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teacups in Britain

ELOISE DAVIS (United Kingdom)

Never before have I seen a diet so extraordinary as that of the Snamuh.

green field in Ireland

ANYA WILSON (Ireland)

When I arrive home, there are men outside our cottage. But these are not my dada's friends.

silhouette with arms outstretched in nature

AKSHITHA UPADYAYULA (India)

My words can be a sense of comfort, a feeling of being understood, a thought, an awakening.

train platform in sunlight

LOIS BELOVED (Australia)

At first they stand, orphaned, like a line of birds,

first on one foot, then the other, in unison

birds flying against sunset

YASMINE BOLDEN (United States)

You have never known those shores or those people or those words that sound like a memory

black hand holding flower branch

CARISSA CEASOR (United States)

Shirk your sense of responsibility.

Leave your guilt at the door of progress.

bicycle in Chinatown

VIVIAN ZHI (Canada)

But if I visit Chinatown and look hard enough,

I can see the traces of our history left behind.

numbers printing press

NAZEEFA AHMED (Canada)

Mathematics: prove me

with your trig identities

hand holding lemon

TAZ HANCOCK (Hong Kong)

I believe in justice,

in our voices, in theirs.

shadow on dinner table

ANNIE KIRKPATRICK (United States)

Rice piled on my plate like a cold white ant bed. Mom adjusted her glasses again.

seagull flying

PIPPI JEAN (New Zealand)

Of all the swimmer summer and the dust, sun, rain, you are what sticks out.

Milwaukee skyline

ADDISON RAHMLOW (United States)

I wasn't alive in '93, when cryptosporidium poured through the water like liquid lava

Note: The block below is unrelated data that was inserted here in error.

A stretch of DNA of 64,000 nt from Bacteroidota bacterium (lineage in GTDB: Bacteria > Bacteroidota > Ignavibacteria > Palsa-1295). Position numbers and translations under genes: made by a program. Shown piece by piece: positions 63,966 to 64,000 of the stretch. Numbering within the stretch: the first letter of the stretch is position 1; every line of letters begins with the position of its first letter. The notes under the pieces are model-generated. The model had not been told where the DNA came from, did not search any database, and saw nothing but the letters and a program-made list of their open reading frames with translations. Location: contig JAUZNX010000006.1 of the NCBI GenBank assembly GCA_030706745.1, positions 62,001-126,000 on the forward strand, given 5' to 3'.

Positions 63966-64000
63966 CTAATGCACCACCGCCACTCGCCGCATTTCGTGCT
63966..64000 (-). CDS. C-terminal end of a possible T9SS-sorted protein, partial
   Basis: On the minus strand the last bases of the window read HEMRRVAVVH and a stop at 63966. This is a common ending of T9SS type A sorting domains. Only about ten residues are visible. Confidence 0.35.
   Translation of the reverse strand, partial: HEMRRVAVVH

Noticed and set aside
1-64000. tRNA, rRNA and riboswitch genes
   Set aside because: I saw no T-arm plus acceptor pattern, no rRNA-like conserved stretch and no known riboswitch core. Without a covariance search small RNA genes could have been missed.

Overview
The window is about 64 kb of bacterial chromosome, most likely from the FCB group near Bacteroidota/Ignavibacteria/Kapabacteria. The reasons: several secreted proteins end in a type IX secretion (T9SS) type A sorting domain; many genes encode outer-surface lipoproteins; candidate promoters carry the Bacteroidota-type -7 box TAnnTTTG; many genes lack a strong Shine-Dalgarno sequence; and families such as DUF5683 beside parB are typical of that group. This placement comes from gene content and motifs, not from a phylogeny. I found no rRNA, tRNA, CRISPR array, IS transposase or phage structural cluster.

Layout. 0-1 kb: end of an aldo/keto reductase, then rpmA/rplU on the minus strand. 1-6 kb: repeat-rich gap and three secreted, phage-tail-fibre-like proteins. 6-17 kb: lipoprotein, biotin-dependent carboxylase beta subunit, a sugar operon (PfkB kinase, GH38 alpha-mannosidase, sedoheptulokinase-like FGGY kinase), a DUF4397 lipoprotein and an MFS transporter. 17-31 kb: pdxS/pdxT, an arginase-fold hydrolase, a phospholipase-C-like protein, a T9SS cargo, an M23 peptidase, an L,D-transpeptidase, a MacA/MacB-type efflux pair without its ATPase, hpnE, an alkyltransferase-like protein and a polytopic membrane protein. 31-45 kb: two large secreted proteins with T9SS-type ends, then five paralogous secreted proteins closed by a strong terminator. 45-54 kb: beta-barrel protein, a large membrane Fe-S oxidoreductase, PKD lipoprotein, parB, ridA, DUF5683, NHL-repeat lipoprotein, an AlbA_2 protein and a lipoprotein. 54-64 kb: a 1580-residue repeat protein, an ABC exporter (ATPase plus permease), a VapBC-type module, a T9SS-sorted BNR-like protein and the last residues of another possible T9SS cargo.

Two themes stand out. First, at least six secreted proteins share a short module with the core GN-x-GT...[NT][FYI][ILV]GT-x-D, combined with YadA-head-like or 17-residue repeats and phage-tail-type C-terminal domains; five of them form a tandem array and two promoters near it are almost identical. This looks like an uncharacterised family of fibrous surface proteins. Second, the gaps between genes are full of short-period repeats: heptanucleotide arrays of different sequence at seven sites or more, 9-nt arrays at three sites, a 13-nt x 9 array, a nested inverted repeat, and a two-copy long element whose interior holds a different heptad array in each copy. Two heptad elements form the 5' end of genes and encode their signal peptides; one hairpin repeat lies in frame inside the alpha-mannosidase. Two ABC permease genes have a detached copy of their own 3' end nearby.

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“What kind of world do we want to build after the pandemic?” This question has been at the root of so much of our discourse in 2020, evident in both the swell of global and national movements and the steady rhythm of family conversations and individual contemplations. 

 

This question also informs the poems, stories, and essays featured in this issue of Write the World Review, which reflect diverse and hopeful visions for a better tomorrow. These writings see a world of justice and equity, where every person is embraced in all their complicated and sometimes contradictory identities; where small acts of kindness and heroism receive the recognition they deserve; where long-held national traditions are interrogated, both critically and lovingly; and where individuals are free to practice their civil rights.  


It’s an optimistic worldview that inspires hope as we turn the page on 2020 and look with anticipation to 2021. The writings in this issue give me confidence that this generation of teenagers have the uplifting perspective to influence broad positive change through the power of their words. As Akshitha Upadyayula (India) writes: 

 

My words can provide a sense of comfort, a feeling of being understood, a thought, an awakening, an escape, a reason to fight back. 

 

I know this because these are what other’s words have been to me. 

 

And it is my unwavering hope, that with the unjust, unforgivable and unacceptable acts that happen, my words will find their way to someone.

- David Weinstein, Founder, Write the World LLC